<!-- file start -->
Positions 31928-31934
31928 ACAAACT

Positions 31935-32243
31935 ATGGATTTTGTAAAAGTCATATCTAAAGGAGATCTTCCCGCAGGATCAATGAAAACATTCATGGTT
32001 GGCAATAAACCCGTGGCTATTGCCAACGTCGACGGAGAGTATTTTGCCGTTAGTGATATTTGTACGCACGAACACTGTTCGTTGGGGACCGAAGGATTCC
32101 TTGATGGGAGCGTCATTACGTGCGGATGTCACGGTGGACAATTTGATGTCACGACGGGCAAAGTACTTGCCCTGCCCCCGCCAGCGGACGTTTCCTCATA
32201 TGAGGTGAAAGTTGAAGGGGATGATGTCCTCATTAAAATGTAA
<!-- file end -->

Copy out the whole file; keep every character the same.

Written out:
Positions 31928-31934
31928 ACAAACT

Positions 31935-32243
31935 ATGGATTTTGTAAAAGTCATATCTAAAGGAGATCTTCCCGCAGGATCAATGAAAACATTCATGGTT
32001 GGCAATAAACCCGTGGCTATTGCCAACGTCGACGGAGAGTATTTTGCCGTTAGTGATATTTGTACGCACGAACACTGTTCGTTGGGGACCGAAGGATTCC
32101 TTGATGGGAGCGTCATTACGTGCGGATGTCACGGTGGACAATTTGATGTCACGACGGGCAAAGTACTTGCCCTGCCCCCGCCAGCGGACGTTTCCTCATA
32201 TGAGGTGAAAGTTGAAGGGGATGATGTCCTCATTAAAATGTAA